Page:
Because the world expects you to do more, faster and with less. I find this logic deeply concerning coming from a public servant. No doubts that government developed policies to brilliant effect before the wide adoption of the computer, or even the telephone. So should we get rid of them too? An increasing number of the world’s major corporations are, or are setting up an internal wiki/collaboration platform, a social networking site, even using microblogging services like Yammer to foster internal collaboration. Indeed, these things help us to do research and develop ideas faster, and I think, better. The question isn’t why do we need GCPEDIA now. The question is why aren’t we investing to make GCPEDIA a better platform? The rest of the world is.
I’ll put this another way: tons of excellent policy solutions are waiting in the shared drives of bureaucrats across all governments.
I agree. Let’s at least put it on a wiki where more people can read them, leverage them and, hopefully, implement them. You sitting on a great idea that three other people in the entire public service have read isn’t a recipe for getting it adopted. Nor is it a good use of Canadian tax dollars. Socializing it is. Hence, social media.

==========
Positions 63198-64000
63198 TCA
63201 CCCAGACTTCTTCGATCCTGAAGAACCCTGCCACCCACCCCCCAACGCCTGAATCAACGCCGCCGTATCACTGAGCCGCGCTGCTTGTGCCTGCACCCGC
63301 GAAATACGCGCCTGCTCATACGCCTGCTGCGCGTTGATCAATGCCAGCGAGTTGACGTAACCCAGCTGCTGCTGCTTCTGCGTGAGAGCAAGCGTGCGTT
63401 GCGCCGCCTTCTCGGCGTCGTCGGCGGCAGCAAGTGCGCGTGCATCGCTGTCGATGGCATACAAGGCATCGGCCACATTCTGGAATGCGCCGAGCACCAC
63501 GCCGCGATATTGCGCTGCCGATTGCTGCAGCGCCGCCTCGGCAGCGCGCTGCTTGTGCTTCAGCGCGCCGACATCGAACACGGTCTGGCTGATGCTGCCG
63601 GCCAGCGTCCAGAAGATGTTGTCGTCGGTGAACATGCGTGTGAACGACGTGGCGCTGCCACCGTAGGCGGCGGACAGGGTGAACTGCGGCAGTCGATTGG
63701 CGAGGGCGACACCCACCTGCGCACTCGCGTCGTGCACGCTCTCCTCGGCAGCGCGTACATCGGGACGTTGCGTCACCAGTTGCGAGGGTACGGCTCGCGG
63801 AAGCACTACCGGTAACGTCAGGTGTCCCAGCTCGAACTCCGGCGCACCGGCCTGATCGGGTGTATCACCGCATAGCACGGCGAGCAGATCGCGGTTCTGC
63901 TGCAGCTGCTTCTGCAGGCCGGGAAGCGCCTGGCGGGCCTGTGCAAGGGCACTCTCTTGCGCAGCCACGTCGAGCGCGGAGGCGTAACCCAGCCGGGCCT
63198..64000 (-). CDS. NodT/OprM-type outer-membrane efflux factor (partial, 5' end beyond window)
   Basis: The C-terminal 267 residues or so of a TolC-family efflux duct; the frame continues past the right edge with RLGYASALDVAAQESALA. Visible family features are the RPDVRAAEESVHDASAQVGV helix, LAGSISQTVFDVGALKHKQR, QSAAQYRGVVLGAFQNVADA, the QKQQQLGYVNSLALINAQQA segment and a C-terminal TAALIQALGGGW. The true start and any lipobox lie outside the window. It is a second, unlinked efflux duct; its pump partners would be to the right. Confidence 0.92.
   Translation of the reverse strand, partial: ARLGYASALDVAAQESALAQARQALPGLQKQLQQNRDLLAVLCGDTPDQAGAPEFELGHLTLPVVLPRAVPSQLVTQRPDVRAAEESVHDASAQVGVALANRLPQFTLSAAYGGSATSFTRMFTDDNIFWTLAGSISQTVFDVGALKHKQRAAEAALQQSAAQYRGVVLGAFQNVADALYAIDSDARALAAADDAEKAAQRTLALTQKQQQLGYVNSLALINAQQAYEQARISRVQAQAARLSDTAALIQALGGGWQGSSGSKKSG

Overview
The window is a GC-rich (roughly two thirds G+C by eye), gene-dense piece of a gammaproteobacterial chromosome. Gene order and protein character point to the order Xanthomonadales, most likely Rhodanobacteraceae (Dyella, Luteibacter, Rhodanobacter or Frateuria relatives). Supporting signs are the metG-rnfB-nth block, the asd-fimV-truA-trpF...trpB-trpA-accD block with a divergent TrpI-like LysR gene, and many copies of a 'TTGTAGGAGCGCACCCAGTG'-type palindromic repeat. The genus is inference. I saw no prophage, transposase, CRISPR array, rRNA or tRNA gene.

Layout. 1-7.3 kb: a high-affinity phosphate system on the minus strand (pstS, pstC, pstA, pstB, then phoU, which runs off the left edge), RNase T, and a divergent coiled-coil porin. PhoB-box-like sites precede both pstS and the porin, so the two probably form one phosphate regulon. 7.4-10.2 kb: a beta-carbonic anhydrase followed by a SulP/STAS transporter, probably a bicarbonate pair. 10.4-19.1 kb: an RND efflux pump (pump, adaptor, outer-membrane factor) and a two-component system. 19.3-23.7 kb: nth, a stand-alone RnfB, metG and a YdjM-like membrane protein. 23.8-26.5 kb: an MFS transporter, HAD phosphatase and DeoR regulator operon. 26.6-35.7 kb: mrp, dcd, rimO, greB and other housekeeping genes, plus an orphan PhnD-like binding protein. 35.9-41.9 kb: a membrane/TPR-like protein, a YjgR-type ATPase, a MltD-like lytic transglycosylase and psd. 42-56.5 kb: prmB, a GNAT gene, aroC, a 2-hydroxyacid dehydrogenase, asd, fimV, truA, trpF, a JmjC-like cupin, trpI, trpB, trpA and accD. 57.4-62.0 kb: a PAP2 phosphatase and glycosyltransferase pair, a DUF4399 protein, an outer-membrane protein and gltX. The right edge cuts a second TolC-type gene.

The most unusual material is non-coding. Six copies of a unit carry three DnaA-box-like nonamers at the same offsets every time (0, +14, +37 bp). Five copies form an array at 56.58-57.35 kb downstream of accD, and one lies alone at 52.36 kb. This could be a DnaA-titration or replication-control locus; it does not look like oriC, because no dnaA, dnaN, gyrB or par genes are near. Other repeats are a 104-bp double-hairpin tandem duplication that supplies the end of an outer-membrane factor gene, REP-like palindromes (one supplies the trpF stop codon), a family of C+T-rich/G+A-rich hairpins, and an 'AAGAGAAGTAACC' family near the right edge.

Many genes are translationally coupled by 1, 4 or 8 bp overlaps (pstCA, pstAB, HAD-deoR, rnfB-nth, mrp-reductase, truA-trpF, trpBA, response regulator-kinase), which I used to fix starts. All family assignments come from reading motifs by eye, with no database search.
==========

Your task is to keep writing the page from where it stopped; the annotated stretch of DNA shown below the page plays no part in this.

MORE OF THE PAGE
Politics — being what it is — doesn’t generate progressive out solutions for various ideological reasons (applies equally to ndp, lib, con). First, tell us what a “failed” digitial economy strategy (DES) looks like. Second, tell us what components need to be included in the DES for it be successful. Third, show us why gcpedia/wikis offer the only viable means to accumulate the necessary policy ingredients.
For the last part – see my earlier post and above. As for what a failed digital economy strategy looks like – it will be one that is irrelevant. It is one that will go ignored by the majority of people who actually work in the digital economy. Of course, an irrelevant policy will be better than a truly bad one which, which I suspect, is also a real risk based on the proceedings of Canada 3.0. (That conference seemed to be about “how do we save analog business that are about to be destroyed by the digital economy” – a link to one of my favourite posts). And of course I have other metrics that matter to me. That all said, after meeting the public servant in charge of the process at Canada 3.0, I was really, really encouraged – she is very smart and gets it.
She also found the idea of writing the policy on GCPEDIA intriguing. I have my doubts that that is how things are proceeding, but it gives me hope.